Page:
Open Access & Open Science: failure is not an option for any party | LERU

“LERU welcomes the presently developed draft Council Conclusions on “high-quality, transparent, open, trustworthy and equitable scholarly publishing”, to be adopted at the Competitiveness Council meeting of 23 May 2023[1]. They take Open Access to the next stage of implementation across Europe and thus represent a key move in embedding Open Science into the European research landscape. Many LERU papers, on Open Access, Open Data and Open Science have advocated the same causes.

For LERU, it is important that the upcoming Council Conclusions recognize that the increasing costs for scholarly publishing associated with certain business models may cause inequalities in communities and actually prove to be unsustainable for research funders and universities. Many people are now aware of the increase in publishing prices and the spread of transformative agreements, a result of which is a consolidation of the oligopoly in the publishing system.

The essential problem occurs when there are no reductions in price but increases, and where the resulting coverage is low. The threat is what will happen if everything is flipped to Open Access with high APC charges, both individual and under an agreement….”

Brussels plan for rival OA platform ‘naive’ | Times Higher Education (THE)

“As anger mounts over cost of open access deals, moves to finance diamond journals and expand state-run digital platforms have divided opinion…

Calls to transform the European Union’s research repository into a “collective, non-profit, large-scale publishing service for the public good” that could rival commercial publishers have been described as “naive” and a distraction to the open-access mission by experts….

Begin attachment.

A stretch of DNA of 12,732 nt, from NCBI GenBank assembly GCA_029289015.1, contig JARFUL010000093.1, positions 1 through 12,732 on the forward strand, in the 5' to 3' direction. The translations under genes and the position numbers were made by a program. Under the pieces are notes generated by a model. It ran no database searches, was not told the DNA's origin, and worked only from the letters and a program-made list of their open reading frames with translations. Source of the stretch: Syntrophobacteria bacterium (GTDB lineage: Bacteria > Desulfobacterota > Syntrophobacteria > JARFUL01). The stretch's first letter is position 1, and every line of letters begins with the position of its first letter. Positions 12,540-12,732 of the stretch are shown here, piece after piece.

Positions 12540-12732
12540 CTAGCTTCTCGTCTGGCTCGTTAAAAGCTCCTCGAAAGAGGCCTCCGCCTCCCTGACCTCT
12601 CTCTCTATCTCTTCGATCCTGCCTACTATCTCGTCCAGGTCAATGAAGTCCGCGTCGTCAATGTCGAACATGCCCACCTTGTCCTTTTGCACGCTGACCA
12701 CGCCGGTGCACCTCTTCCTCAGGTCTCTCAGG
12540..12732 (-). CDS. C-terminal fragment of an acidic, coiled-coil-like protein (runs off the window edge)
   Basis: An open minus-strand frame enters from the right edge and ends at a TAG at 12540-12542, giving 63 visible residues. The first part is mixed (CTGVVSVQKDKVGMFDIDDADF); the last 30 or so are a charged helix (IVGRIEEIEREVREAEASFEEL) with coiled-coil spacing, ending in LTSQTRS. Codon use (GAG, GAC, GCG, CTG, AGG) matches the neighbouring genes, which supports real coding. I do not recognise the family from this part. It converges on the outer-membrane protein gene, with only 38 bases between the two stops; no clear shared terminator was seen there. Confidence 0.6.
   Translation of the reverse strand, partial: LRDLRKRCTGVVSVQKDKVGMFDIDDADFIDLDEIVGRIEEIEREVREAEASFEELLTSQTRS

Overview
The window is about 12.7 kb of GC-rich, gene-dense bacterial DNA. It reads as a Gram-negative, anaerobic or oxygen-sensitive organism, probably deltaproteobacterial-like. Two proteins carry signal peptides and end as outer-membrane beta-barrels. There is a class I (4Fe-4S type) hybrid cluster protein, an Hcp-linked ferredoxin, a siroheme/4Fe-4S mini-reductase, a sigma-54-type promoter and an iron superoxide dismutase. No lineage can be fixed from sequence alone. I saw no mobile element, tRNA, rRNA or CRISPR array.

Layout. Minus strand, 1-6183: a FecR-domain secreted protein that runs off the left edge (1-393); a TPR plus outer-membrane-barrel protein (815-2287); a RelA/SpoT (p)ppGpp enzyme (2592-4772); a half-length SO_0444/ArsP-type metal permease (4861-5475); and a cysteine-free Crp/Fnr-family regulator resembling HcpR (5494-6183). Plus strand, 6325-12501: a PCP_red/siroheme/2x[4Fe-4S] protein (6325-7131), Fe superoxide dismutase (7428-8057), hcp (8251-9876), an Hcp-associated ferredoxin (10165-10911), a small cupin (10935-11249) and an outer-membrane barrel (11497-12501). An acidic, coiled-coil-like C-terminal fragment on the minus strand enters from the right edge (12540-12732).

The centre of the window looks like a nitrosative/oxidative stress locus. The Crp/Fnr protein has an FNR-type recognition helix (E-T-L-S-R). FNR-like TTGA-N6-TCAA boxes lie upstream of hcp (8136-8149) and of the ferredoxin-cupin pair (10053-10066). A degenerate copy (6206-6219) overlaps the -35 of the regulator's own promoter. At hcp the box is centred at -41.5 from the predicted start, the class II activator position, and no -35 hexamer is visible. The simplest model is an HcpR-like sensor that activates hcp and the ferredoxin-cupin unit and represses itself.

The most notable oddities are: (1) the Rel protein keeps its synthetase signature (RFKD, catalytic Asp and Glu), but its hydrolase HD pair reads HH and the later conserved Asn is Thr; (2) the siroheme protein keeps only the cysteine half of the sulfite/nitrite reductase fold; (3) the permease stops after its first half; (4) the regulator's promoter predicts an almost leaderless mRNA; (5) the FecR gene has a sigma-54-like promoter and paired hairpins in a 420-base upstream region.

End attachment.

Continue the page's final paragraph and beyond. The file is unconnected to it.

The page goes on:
Amid growing unease over the high cost of several national open-access deals, including Springer Nature’s new three-year agreement with UK universities, the European Council was set to agree a motion that says “immediate and unrestricted open access” without author fees should become the “norm” in scholarly publishing.

The European Commission, which runs the €105 billion (£90 billion) Horizon Europe research funding scheme, should introduce funding policies to support open-access publishers that do not charge author fees, it adds. That might mean Horizon funding being tied to publication in so-called “diamond” journals, which are both free to read and publish in thanks to subsidies from universities, governments or other funders.

The memo, first presented by the Swedish presidency of the EU in February, also suggests a massive scaling-up of the EU’s open-access platform Open Research Europe (ORE), a site launched in 2021 that has fewer than 500 publications so far.

That proposal received a mixed response from the League of European Research Universities (LERU), which noted the scale of the proposed project was “massive” and a “single pan-European system is not likely to work successfully”.

Instead, the umbrella body suggested that what “Europe may really need is the development of an open, inter-connected, publicly owned infrastructure”, and urged the creation of funding calls to support university engagement with this kind of system….”

Plan S does the wrong things to the wrong people | Times Higher Education (THE)

“However, publishing in a hybrid journal that doesn’t commit to that transition will still be banned – regardless of how appropriate a publication venue it might be – unless the paper is also made immediately available in an online repository. UKRI is inviting views on the hybrid ban, and its policy will come into force a year later than Plan S, but it is committed to insisting on immediate open access.